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« We Can't Wait #6: Into the Woods | Main | Yes, No, Maybe So: Maleficent »
Wednesday
Jan292014

Sundance / Netflix Instant: 'Mitt' Stays on the Surface

Here's a leftover from Sundance that's also playing on Netflix Instant - Michael Cusumano on "Mitt".   

In one scene from Greg Whiteley’s documentary about the two failed presidential runs of the former governor of Massachusetts, Romney complains bitterly about Candy Crowley's interference in the second debate, which led to the infamous “Please proceed, Governor” moment. According to Mitt it was not the moderator’s place to comment or press the candidate for answers.

If that’s what annoys Mitt, then he will have no issues with Mitt, which takes a hands off approach to the Romney campaign and comes at it from a home movie angle with lots of interviews with Anne Romney and various Romney sons lamenting how tough it is to see their loveable old Mitt take this abuse from the media, and how much the country would adore him if they could look past politics and get to know the “real” Mitt Romney. As if those who opposed him did so not because of policy but because they didn’t realize how great he is with his grandkids...

The defining moments of the campaign are glimpsed, the 47% video, the $10,000 bet, but the film never catches the nominee or his advisors reacting to them or digging into how they happened in the first place. Romney is exasperated that he can’t shake the label of “the flipping Mormon” and there is a fair point to be made about how the media finds a narrative and sticks to it, but at no point does anyone press the candidate to explain his various contortions over the years as he went from trying to get to the left of Ted Kennedy in his senate run, to trying to get to the right of Rick Santorum in his presidential run.

Instead we get a lot of  “Candidates: They Are Just Like Us” moments. Mitt goes sledding with his grandkids, Mitt gets nervous before the big debate and starts cleaning up all the garbage in his hotel room, Mitt cracks up listening to David Sedaris on NPR. That would be an ideal time to ask, “Hey Governor, does your love of David Sedaris give you any pause about being so gung ho about denying him and his partner full equality under the law or is that position merely a craven political calculation you don’t actually believe?” but alas, nobody seizes the moment.

If Mitt is going to be short on political revelations, Mitt could still succeed by being a movie about personalities, like Pennebaker’s great The War Room, but unfortunately for the filmmakers, Mitt is as exactly as dull up close as he appear to be from back in the cheap seats. For die-hard political junkie like myself there is innate fascination with watching any behind-the-scenes moments from a presidential campaign I followed with a laser focus for over a year, but that’s about as far as the appeal of Mitt goes. The tagline for Mitt urges us to see things from a different side, but we leave the film feeling that we had Mitt pretty well pegged from the start.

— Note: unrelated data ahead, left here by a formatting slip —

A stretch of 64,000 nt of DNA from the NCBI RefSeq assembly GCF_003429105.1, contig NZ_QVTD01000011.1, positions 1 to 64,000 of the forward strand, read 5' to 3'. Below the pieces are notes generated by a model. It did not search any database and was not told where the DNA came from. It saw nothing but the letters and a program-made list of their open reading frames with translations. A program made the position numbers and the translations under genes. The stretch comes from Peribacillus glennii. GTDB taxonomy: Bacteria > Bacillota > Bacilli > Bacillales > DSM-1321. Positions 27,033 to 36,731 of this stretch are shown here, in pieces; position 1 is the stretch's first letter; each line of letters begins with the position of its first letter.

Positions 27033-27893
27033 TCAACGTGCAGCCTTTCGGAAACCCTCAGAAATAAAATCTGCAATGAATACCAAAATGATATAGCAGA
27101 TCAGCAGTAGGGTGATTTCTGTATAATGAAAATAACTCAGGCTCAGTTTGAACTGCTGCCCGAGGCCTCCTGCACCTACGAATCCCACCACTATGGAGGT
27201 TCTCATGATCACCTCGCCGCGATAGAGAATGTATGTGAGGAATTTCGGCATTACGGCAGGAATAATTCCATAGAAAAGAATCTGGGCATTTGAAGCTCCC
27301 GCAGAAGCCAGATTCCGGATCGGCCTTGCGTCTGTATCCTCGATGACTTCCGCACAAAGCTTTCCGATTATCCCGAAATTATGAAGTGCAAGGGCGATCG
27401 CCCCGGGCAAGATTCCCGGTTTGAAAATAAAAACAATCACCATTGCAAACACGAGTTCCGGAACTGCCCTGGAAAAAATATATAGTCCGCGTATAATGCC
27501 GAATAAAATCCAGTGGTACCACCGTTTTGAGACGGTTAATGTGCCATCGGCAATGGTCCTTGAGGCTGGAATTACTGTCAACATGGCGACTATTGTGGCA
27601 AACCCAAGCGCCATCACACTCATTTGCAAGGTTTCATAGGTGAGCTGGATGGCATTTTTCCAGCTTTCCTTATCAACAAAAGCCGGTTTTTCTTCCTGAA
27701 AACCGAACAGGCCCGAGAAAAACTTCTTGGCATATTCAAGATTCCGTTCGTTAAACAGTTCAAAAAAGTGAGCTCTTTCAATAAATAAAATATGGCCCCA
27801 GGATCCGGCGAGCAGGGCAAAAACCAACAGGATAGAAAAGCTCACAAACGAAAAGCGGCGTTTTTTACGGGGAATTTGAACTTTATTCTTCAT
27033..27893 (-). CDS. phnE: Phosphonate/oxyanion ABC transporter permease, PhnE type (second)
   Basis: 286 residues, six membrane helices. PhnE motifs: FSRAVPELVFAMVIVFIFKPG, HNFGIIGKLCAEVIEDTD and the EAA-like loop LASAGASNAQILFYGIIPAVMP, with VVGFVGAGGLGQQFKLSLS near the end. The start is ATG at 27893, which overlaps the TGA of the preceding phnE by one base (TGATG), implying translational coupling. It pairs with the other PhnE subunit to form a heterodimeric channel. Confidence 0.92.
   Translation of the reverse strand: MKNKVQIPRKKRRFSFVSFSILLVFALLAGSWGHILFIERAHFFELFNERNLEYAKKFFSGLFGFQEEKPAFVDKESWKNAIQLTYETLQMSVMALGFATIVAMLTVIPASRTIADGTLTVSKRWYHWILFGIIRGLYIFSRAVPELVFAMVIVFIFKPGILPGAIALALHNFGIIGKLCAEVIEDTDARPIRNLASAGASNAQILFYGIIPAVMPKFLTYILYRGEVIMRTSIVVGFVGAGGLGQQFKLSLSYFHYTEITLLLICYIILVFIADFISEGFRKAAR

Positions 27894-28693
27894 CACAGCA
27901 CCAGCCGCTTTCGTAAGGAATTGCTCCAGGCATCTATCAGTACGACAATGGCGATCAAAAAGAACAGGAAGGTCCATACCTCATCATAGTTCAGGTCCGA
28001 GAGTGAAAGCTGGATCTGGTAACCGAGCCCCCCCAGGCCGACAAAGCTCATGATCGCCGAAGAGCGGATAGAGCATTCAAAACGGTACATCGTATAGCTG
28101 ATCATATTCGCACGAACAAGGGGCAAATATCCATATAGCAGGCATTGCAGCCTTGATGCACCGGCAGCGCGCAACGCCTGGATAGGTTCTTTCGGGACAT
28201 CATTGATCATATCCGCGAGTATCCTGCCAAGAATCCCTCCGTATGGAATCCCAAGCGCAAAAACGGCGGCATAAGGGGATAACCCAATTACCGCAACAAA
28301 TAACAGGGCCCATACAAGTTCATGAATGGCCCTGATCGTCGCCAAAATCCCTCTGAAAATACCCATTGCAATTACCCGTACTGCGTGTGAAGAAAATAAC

Grade:
Distribution: Currently available on Netflix Instant Watch 

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Reader Comments (3)

I'm not sure I agree with this review. Is it fair to have wanted this documentary to have at least attempted to relitigate Mitt's campaign politics? Sure. Would a 'War Room' style doc have been more fascinating? Yep. Is it fair to rate this film, which clearly had different designs, according to one's own politics and expectations? No. This is family flick. The campaigns shut out the director's cameras...what else exactly was he supposed to shoot?

In the end, the film gives you a different glimpse at Mitt and his family. He's surprisingly reflective, self deprecating, and realistic. That plastic technocrat public persona is forgotten. Ann's ice queen persona is put in perspective. And I never once felt (even though I couldn't stand Mitt as a politician) that these folks wouldn't be kind of cool to spend time with as a family. You also get to see that the family's faith is legit and earnest and wasn't just a campaign ploy. The same can be said of the Romney's marriage. I think that was the point of the documentary. No more. No less.

January 29, 2014 | Unregistered CommenterKBJr

KBJr –

If the family stuff went deeper I might agree with you but I thought even that was a pretty shallow take. Lots of repetitious scenes of Romneys stating that it would all be better if the public knew Mitt like they did. I can get that level of fluff from any interview Anne Romney did on the campaign trail. The idea that a candidate is actually more complex and nuanced than his campaign trail caricature is a pretty underwhelming revelation. I loathe Romney as a public figure but I never had any doubt that he was probably a decent enough person to have a conversation with and not the Dickensian villain his gaffes made him out to be.

Even if the film couldn’t gain access to the most secret strategy sessions of the campaign there was still a story to tell in how this so-called “real Mitt Romney” became a caricature of an uncaring plutocrat with no core convictions, but the film doesn’t scratch that surface. It just states that the caricature is out there, as if it happened independent of Mitt’s actions. In my view, to spend this much time with a figure at the center of the political universe and come away with no insight greater than, “Campaigns are difficult but his family loves still him” marks this is a minor film.

January 29, 2014 | Unregistered CommenterMichael Cusumano

It's just.... fine.

But imagine had he gotten elected president and we found out POTUS ironed his own shirts while wearing it?

January 29, 2014 | Unregistered CommenterCMG

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